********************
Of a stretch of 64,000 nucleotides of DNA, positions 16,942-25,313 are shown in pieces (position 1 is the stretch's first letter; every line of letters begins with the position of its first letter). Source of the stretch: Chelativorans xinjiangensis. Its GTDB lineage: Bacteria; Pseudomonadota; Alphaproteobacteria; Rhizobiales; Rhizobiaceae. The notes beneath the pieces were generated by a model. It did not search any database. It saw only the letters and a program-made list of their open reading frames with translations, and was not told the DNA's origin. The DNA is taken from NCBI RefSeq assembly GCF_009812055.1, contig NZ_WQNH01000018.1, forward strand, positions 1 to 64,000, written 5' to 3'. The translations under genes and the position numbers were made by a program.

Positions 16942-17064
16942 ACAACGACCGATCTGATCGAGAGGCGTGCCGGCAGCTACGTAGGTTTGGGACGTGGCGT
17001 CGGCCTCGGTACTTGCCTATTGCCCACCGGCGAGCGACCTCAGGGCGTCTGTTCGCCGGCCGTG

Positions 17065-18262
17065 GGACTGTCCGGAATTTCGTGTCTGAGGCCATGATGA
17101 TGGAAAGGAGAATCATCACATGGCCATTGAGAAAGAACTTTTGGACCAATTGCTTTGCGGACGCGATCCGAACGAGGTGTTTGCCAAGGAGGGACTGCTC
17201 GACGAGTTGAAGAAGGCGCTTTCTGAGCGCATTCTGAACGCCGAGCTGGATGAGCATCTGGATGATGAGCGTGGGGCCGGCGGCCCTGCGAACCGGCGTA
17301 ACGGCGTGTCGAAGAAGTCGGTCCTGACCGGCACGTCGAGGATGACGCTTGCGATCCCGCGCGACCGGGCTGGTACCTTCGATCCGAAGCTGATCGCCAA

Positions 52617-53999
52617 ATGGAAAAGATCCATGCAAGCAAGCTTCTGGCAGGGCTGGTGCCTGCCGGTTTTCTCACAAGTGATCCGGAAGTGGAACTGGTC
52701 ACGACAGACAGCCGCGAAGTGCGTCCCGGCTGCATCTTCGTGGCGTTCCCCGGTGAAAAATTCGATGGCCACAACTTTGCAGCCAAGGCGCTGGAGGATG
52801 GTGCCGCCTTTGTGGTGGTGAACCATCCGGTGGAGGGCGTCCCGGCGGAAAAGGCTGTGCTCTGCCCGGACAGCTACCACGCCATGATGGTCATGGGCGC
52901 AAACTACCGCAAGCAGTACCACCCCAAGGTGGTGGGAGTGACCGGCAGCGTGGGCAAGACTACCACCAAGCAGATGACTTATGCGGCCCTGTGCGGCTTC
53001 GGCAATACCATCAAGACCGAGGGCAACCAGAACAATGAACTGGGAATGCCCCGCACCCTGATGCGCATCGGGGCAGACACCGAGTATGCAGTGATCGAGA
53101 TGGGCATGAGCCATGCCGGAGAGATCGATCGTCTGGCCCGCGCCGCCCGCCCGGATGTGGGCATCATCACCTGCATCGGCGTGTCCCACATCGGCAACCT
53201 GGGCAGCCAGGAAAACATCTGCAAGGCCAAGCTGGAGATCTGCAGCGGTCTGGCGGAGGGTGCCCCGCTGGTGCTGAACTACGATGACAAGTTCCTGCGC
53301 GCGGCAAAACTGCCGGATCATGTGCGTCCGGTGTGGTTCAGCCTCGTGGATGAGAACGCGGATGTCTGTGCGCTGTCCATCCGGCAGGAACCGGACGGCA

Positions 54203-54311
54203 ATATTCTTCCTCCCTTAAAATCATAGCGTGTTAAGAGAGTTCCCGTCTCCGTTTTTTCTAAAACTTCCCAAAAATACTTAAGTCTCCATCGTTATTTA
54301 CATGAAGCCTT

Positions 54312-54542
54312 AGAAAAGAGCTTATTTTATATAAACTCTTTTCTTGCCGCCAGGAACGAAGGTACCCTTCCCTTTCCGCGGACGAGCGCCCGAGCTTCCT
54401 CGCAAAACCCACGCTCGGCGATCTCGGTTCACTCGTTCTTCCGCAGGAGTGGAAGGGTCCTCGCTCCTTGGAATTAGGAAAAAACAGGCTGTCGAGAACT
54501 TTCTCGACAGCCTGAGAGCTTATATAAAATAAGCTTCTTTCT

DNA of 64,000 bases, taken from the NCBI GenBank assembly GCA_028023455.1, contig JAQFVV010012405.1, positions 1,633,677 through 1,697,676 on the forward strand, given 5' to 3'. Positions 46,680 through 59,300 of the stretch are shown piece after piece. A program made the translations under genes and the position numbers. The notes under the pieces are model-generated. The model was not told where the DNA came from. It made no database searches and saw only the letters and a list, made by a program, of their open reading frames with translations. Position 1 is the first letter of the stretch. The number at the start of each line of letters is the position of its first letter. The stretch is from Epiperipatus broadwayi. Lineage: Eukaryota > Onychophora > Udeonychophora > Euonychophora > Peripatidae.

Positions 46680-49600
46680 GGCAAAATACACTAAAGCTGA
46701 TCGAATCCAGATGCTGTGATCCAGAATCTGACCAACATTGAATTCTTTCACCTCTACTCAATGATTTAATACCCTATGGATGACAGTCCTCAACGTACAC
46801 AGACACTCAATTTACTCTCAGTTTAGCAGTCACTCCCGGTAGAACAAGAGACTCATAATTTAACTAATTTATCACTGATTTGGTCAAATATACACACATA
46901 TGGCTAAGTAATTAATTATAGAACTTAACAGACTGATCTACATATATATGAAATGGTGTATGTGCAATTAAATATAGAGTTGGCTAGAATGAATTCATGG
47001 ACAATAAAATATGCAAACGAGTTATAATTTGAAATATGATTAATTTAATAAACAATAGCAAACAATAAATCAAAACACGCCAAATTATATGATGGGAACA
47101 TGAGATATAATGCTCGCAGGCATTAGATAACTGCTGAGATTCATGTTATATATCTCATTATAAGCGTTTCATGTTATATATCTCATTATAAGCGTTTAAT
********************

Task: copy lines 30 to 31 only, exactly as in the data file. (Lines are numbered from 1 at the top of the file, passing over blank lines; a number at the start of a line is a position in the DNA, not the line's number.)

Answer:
46801 AGACACTCAATTTACTCTCAGTTTAGCAGTCACTCCCGGTAGAACAAGAGACTCATAATTTAACTAATTTATCACTGATTTGGTCAAATATACACACATA
46901 TGGCTAAGTAATTAATTATAGAACTTAACAGACTGATCTACATATATATGAAATGGTGTATGTGCAATTAAATATAGAGTTGGCTAGAATGAATTCATGG